It is therefore a race against time. And time is not on the side of the advocates of open science.
The lack of funding for open infrastructures is a systemic problem. As such, it is tempting to think that in order to solve this problem, we just need to find one large-scale mechanism to fix it at the same scale that the big corporations act upon. For example, a portion of each research grant should go towards open infrastructures used for the execution of that research. Or that a certain share of each university library budget should go there. Or that funders pool money that will be distributed among open infrastructures depending on their use.
Now I am not against these large-scale solutions. I think that they will be an important piece of the puzzle. However, it is important to understand that there is not a single sweeping solution to this issue, as funding structures, legal frameworks, and organizational requirements vary significantly throughout the world. As a result, any large-scale sustainable funding mechanism for OIs, if and when it gets implemented, will still be limited geographically. Furthermore, it will take many years for them to be conceptualized and implemented. Compared to other organizations, research performing institutions and funders move at a glacial pace and budgets and frameworks are often set for years to come.
That’s too late, at least for the current iteration of open infrastructures. While they are fighting for survival, the proprietary platforms will be kept in place and with every passing year, they will be harder to replace.
This means two things. First, there is no time for hesitation any more when it comes to funding open infrastructures. Second, we cannot lean on anyone to solve this issue magically for us. Everyone who wants an open scholarly infrastructure needs to become active now.
Take SCOSS as an example. SCOSS is a coalition of organizations looking to sustain not-for-profit open infrastructure via funding recommendations. SCOSS started by identifying two infrastructures that were deemed essential to the community and then it went out to find funding for them. They evaluated this approach with each iteration and applied the insight from these reviews to the next application and funding processes (see  for an example of such an evaluation).
By design, SCOSS is not perfect and it can only take on a small share of OIs in need of funding. Over two rounds of open calls for expressions of interest, 50 infrastructures applied for support. Of those, roughly 10% will be taken on board (the latest round of applications is still ongoing). But SCOSS made it a priority to act. In the process, they have already helped one organisation, the Directory of Open Access Journals (DOAJ), to reach its funding goal, and others will follow. This has made SCOSS one of the most innovative initiatives in open infrastructure funding.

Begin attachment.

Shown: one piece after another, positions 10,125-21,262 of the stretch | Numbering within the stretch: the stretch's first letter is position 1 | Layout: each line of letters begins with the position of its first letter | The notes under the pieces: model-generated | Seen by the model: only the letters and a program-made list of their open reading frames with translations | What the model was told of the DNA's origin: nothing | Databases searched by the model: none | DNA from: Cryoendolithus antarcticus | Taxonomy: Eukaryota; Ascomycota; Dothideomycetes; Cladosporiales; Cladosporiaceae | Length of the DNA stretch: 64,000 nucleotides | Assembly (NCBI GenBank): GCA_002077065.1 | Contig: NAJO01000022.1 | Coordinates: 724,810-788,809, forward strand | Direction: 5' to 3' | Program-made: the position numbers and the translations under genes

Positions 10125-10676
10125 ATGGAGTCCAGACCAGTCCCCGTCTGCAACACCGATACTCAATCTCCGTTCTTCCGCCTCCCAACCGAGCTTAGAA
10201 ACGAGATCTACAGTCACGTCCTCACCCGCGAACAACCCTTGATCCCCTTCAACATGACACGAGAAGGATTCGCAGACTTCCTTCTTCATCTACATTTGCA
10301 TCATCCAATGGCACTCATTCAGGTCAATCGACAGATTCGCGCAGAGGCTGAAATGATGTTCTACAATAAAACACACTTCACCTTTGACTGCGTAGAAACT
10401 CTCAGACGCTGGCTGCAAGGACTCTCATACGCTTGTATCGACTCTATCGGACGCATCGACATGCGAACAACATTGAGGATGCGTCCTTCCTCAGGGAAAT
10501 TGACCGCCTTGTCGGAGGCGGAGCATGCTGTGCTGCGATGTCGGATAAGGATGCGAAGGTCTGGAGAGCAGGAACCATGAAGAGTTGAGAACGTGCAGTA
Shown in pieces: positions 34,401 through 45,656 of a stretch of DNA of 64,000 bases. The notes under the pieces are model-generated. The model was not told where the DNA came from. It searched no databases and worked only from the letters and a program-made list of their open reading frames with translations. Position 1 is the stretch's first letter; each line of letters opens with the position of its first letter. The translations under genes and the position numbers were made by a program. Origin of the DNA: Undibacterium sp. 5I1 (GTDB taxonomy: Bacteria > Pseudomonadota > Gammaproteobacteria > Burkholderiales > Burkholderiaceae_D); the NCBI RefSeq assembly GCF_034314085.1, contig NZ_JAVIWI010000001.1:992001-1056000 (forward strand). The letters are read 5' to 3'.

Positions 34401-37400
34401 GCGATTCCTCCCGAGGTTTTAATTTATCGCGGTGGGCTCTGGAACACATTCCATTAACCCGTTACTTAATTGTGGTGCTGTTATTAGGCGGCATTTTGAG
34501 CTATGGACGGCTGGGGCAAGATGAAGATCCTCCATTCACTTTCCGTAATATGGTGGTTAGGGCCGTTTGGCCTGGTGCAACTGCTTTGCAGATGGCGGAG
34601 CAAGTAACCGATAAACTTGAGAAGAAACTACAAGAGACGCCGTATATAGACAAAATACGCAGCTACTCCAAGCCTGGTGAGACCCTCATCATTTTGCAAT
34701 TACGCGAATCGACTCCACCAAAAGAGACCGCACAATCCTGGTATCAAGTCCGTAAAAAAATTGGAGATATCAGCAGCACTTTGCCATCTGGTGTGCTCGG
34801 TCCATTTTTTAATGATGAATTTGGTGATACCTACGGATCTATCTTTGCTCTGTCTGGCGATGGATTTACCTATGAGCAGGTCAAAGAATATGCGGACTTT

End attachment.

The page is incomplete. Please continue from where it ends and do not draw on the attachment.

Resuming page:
We need more SCOSS-like experimentation. We need initiatives with short iterations of conceptualization and execution, a sort of trial-and-error mentality as we navigate this complex issue. We need research organisations and libraries to create budget lines for open infrastructures. We need funders to start supporting the maintenance of open infrastructures like the eLife Innovation Initiative or the Chan Zuckerberg Foundation.
The good thing is, almost everyone can get started on this issue. As a researcher, suggest to your institution that they support the open infrastructures that you find particularly useful. As a library, start supporting some infrastructures that you see as particularly beneficial for your institution and the larger open infrastructure ecosystem. As a funder, experiment with funding schemes that target open infrastructure sustainability. Whatever you do, make sure that funding is being redirected to the open infrastructure in the process.
If the money keeps going to closed systems, these will prevail.
Given proper funding, open infrastructures could finally unleash their full innovation potential. The scales could start to dip in favour of open infrastructures, a sort of Wikipedia-effect where open infrastructure becomes the norm. We have seen encouraging examples where this has already happened, such as preprint servers and the non-profit open access infrastructure in Latin America .
It goes without saying that this scenario is far from given.
Now is the time to fund open alternatives to closed and proprietary infrastructures. Otherwise, we will soon be left with no alternatives.